Alison on the school premises.
Some months ago the SAAWG national office was approached by Alison Martyn,a mature student from Hawaii, USA. She wished to (a) visit Africa and (b) undertake a project linked to her current studies. Funding for such a trip was fortunately included in her scholarship. She had made various enquiries about suitable projects but had not been able to locate anything that was appropriate. As a result she extended her enquiries among friends and members of women’s organisations to which she belonged. Her search proved positive.
A couple of years ago a member of Women Graduates, USA, visited Cape Town, South Africa, and made contact with members of the Cape Town branch; visits and meetings had been arranged. She advised Alison to get in touch with me.
At the time of Alison’s approach the Cape Town branch and National office were working on a mentorship project to address specific academic literacy and career development inadequacies in a number of schools within the high school system. The intention is for this project to link to and expand upon the modules offered by the Johannesburg branch's Aurora Schools Project which has been running for over 14 years. A pilot project will be run in Cape Town in 2012 with a view to introducing it into more schools in the future.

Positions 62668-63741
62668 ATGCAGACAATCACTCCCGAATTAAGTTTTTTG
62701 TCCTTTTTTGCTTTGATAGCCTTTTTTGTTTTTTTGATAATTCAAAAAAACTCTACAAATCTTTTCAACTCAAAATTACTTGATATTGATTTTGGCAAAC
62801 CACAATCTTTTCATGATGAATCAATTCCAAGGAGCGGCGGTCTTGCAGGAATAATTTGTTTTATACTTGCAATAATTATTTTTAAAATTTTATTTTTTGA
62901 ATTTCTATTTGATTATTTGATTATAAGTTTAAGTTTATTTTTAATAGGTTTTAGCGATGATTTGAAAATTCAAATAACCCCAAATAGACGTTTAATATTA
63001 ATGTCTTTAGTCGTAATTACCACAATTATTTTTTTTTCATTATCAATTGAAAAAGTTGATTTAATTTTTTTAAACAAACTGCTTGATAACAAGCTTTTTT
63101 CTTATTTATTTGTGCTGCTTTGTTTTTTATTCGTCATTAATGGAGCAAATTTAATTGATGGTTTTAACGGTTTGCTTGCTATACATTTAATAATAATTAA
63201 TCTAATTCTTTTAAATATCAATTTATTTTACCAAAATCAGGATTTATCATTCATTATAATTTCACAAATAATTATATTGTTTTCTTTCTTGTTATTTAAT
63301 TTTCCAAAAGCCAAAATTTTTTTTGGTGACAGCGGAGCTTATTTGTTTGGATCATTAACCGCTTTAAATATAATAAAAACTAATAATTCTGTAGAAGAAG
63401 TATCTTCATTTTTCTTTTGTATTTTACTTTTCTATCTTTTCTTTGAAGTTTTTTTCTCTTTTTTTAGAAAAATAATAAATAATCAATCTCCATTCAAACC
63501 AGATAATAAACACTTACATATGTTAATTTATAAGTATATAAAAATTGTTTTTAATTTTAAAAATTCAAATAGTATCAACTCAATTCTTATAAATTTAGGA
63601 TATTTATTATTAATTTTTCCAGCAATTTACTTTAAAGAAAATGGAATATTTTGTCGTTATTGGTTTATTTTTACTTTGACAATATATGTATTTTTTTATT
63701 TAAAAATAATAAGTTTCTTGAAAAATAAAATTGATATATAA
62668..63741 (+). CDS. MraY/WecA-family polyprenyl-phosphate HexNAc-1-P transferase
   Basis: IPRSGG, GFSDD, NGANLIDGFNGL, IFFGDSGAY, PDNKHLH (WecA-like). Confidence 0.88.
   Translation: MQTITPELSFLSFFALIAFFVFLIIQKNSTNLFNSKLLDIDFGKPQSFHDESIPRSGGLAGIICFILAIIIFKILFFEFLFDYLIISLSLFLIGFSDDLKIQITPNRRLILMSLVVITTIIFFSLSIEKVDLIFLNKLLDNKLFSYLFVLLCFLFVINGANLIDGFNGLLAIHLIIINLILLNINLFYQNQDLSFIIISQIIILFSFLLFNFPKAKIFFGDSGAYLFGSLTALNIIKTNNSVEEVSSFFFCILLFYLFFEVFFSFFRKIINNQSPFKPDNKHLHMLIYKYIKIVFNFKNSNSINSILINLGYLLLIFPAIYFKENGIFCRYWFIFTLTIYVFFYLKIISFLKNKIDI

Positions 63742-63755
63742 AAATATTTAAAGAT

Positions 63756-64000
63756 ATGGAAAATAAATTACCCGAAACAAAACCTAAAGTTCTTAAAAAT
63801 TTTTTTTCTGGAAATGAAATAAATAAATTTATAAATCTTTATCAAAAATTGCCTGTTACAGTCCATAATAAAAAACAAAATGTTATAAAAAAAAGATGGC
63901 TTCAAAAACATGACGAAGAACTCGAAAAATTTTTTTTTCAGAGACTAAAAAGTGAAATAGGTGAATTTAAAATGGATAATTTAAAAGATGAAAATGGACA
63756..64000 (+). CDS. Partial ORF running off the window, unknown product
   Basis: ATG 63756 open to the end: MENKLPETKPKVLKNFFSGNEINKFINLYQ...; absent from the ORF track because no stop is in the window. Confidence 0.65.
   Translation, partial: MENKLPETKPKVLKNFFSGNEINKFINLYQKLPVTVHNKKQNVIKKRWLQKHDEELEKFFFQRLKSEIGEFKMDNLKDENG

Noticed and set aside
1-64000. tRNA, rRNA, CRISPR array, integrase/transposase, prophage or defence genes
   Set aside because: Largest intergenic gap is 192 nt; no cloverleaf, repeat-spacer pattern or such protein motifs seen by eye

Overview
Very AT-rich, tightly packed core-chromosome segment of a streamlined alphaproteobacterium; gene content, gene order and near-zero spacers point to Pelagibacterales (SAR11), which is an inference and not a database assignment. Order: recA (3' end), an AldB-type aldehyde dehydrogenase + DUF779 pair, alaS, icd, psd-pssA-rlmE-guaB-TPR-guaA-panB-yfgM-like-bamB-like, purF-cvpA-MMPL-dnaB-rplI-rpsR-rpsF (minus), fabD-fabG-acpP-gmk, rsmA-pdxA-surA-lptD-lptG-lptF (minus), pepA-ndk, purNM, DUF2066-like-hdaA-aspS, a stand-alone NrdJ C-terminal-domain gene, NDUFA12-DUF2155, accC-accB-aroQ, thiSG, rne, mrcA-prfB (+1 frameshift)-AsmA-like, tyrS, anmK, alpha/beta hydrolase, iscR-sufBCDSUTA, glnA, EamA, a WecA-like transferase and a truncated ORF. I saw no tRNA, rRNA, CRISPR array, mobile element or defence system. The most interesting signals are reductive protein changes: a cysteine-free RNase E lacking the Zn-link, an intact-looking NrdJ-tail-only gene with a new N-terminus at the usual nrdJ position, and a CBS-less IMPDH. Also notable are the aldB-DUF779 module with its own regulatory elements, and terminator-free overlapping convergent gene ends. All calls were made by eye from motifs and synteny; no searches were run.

Although December/January, the time when Alison was available, was a period when schools and many other organisations were closed, Alison was delighted to participate in developing lesson plans and course material in consultation with the project committee.
We visited schools in the area where we shall run our pilot programme. Despite the area being very poor, one school in particular has achieved good results. This is attributed to the school having a strong management system. Moreover, the principal has welcomed our involvement. He is looking to make the four high schools in the area “centres of excellence”! We felt this is a good place to begin the Cape Town programme. Alison was not able to liaise with the Johannesburg programme organisers.
Alison stayed with me for this period (18 December 2011 to 12 January 2012) and was taken on a number of tours around the Cape Peninsula. She also undertook a two day visit to Johannesburg and its environs, mainly to have a “true bushveld wild animal experience” in a game reserve.
Alison is an ex-police officer studying gender, environmental justice and international politics. She intends to continue with a law degree and work within Interpol in Africa in the future.
She left South Africa with many ideas of papers she could write for her various courses in 2012, and had gained an insight into South Africa while assisting us with our project. A perfect example of a “win-win” situation through an informal twinning arrangement. By the way, she hopes to raise sufficient funds to return later in the year to participate in one of the modules on Fitness and Self-Defence!